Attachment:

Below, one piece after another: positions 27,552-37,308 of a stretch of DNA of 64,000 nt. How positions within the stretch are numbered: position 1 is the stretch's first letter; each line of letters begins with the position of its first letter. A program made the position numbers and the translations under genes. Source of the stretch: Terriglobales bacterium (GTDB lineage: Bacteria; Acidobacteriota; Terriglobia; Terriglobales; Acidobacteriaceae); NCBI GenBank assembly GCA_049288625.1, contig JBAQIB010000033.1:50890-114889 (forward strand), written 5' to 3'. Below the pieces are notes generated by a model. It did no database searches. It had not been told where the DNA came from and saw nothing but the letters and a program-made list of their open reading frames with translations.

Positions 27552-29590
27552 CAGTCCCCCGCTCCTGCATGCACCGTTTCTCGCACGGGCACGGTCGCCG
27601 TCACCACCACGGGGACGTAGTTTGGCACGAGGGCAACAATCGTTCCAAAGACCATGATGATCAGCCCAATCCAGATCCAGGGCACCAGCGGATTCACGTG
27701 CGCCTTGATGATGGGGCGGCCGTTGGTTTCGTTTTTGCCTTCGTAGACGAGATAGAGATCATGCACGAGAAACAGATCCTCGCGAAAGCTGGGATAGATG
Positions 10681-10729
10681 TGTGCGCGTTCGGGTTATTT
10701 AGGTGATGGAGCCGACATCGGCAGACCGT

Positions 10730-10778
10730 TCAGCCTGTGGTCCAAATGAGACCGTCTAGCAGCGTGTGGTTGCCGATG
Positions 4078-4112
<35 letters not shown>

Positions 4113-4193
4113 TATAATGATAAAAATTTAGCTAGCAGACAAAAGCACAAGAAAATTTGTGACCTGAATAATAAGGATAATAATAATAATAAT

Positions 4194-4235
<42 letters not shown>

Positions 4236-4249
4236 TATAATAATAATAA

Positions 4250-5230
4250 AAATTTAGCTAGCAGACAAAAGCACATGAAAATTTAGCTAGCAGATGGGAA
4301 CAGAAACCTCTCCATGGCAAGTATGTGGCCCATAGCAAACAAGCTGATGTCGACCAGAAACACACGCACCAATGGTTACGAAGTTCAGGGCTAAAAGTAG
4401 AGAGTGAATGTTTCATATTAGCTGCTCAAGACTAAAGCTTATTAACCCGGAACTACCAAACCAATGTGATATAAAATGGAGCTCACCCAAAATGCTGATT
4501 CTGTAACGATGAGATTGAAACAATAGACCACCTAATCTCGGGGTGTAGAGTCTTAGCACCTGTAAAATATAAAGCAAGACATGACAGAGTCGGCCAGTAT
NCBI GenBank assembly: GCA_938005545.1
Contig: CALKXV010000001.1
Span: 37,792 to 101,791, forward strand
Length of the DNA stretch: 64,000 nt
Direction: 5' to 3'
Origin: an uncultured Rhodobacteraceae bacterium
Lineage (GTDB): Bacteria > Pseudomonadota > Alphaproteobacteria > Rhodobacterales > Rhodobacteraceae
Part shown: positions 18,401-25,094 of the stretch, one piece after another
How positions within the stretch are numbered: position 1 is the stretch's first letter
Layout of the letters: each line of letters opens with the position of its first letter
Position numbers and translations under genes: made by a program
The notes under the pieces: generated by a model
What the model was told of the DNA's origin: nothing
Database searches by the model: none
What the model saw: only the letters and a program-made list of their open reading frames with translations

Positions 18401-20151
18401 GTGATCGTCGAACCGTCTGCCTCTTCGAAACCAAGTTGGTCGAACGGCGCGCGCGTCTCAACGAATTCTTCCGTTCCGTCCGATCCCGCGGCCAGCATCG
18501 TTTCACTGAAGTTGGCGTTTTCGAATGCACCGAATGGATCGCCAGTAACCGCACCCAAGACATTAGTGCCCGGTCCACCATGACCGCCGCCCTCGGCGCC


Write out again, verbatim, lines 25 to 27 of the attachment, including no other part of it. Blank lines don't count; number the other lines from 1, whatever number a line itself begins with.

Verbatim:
Contig: CALKXV010000001.1
Span: 37,792 to 101,791, forward strand
Length of the DNA stretch: 64,000 nt